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Again, therefore, and finally, our subject shows us THE GUILT AND FOLLY OF BREAKING THIS LAW OF GOD, AND OF REJECTING Christ's ATONEMENT.
To break the Rule of Conduct ordained of God for moral beings involves guilt, not merely because that is established upon God's appointment, and we are bound to obey Him, but because its principles are right in themselves, and right immutably; and their perfect development, in the conduct and character, is the indispensable condition of the well-being of the universe. To violate these, therefore, is to strike a blow at the centre and source of all wellbeing; "to jar 'gainst nature's chime ;” and to send abroad, through all the circle of its effects, discord instead of order, confusion and chaos instead of beauty. Against an act like this, the Conscience remonstrates the more emphatically as it is educated more thoroughly. Over it angels, seeing its nature, and following out in part its influences, must mourn and weep. And God Himself, comprehending it fully, and seeing in his omniscience its furthest issues, must infinitely abhor it.
And it is perilous, as well as guilty ; perilous to a degree that makes its intelligent commission, by a spiritual being, seem little short of atheism or of insanity. For the Law which is here broken, is not only the most permanent, but in itself the principal and highest law, the Ground Law, so to speak, of the whole universe; the law, to which all others are subordinate; the maintenance of which is God's first purpose, and whose full execution is just as certain as His omnipotence. We plunge the hand into the flame, and it will burn us. We step from off the precipice, and we are crushed in the descent. We take into our system the deadly poison, and life itself is burned up by it. But in the Law of God, distinctively so called,—in that great moral law of which the Saviour spoke, which now pervades the system, which shall outlast it,—there is a deeper reality, a higher certainty, than in any of these; yes, than in all combined! The natural law may be suspended ; the moral, cannot. A miracle might snatch us, conceivably, from physical destruction ; but miracles, themselves, shall only sustain, illustrate, and enforce the Law of God. When we break this, therefore-aside from Christ, and His redemption—we make our own destruction certain. We call against us that whole collected might, that built the Universe to be the scene of its supremacy. And there is nothing else so certain, as that, for that transgression, we shall be punished; and all the Penalty of the Law be visited on us. In Christ, then, is our only hope! He is the one, the sole Deliverer! For Law, as such, knows no release; and God, as governor, can be but its executive; there is no other atonement but that of Christ ; and “heaven and earth shall pass, before one tittle of the law shall fail.",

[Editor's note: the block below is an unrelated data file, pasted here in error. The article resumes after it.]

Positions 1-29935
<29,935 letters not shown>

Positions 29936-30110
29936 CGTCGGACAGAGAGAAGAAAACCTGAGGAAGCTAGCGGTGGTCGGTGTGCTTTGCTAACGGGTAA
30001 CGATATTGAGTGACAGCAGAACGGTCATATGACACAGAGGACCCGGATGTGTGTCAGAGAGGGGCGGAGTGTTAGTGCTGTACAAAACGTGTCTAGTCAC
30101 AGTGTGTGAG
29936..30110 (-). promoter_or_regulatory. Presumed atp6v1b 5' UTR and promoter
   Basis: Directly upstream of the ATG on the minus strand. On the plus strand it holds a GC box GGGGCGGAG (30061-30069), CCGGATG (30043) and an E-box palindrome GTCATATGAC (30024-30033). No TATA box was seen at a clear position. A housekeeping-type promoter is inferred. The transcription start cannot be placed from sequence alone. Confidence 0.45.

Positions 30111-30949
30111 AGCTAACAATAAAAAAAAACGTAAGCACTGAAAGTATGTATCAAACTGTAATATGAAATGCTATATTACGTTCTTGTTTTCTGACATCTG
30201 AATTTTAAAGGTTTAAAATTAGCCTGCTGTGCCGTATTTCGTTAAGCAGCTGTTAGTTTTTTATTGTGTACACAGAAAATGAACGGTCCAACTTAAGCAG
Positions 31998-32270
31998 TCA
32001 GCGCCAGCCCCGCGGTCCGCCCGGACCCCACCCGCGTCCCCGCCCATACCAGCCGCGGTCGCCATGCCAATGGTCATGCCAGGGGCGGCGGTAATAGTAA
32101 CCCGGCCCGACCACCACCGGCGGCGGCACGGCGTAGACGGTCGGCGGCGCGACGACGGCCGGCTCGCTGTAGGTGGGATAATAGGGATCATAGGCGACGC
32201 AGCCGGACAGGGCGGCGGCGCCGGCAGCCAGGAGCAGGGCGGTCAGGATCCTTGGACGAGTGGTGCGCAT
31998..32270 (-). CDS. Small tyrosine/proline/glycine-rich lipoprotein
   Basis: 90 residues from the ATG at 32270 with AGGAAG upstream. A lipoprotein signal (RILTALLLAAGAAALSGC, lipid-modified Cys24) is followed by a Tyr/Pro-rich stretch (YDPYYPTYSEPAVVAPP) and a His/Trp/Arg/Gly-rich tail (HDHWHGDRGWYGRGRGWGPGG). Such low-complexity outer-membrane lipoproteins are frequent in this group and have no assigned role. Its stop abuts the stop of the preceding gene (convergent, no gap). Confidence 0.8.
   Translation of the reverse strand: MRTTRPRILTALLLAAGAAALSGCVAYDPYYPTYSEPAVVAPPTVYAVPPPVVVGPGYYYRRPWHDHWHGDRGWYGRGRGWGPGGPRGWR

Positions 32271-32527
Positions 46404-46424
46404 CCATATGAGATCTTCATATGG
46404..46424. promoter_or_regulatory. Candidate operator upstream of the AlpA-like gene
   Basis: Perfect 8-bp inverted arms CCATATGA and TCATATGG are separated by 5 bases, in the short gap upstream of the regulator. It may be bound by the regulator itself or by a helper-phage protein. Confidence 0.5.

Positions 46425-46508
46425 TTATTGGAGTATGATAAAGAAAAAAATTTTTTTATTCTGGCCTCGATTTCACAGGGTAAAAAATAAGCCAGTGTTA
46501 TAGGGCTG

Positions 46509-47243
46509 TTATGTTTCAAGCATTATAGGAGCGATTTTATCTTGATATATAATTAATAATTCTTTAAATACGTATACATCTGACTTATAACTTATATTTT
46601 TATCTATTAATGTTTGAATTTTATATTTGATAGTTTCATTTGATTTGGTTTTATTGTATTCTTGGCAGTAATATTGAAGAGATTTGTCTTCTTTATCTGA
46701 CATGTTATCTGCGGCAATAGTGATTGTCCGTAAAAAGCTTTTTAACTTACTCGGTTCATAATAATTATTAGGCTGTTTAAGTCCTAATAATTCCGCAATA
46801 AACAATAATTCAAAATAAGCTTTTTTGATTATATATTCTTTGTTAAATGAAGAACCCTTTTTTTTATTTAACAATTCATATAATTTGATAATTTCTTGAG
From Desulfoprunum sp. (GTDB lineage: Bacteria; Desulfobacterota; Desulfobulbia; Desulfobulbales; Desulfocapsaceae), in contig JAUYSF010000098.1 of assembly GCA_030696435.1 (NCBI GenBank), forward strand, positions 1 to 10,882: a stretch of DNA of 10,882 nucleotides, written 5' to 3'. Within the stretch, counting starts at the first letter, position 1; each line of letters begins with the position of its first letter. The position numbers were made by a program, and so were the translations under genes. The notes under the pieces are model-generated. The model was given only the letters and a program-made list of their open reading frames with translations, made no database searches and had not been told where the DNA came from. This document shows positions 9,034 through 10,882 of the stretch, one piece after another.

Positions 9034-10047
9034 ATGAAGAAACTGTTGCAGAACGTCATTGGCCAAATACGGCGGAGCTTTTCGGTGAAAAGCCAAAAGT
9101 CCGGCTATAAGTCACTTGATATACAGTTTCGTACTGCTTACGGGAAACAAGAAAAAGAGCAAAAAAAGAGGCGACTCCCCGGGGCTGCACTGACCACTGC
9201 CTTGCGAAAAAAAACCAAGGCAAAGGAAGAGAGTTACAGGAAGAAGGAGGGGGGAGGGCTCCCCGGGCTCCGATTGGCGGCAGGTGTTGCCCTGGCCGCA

Oh, then, shall we neglect the Saviour ? Because we do not see the Law in actual operation, shall we esteem it null ? Because it
is restrained for a time in execution, by God's gracious decree, and does not catch us upon the instant in its tremendous grasp, shall we flatter ourselves that it is all Advice ? that as a Law, it will not be enforced ? that it has passed away, perhaps, already ? and we, though setting ourselves unflinchingly against it, are in no danger? in need of no Redemption ? From such insanity, my friends, may God deliver us! And while he shows us the Law, its permanence and supremacy; and while he shows us Christ, the Saviour before the Law for all who trust him-may we give up our pride ; be swetly led unto the Lamb of God; accept him as our Redeemer, and thus be JUSTIFIED through Him; robed in the righteousness of Faith; made subject to the Law, and the recipients of its promise ; and fitted, when Heaven and Earth have passed away, and all the Material System has crumbled as a vesture, still to exult in our obedience, and still to triumph in its dominion !
RESPONSIBILITY OF ENJOYING THE CHRISTAIN MINISTRY.*
BY REV. GARDINER SPRING, D.D.,
PASTOR OF THE BRICK PRESBYTERIAN CHURCH, NEW YORK.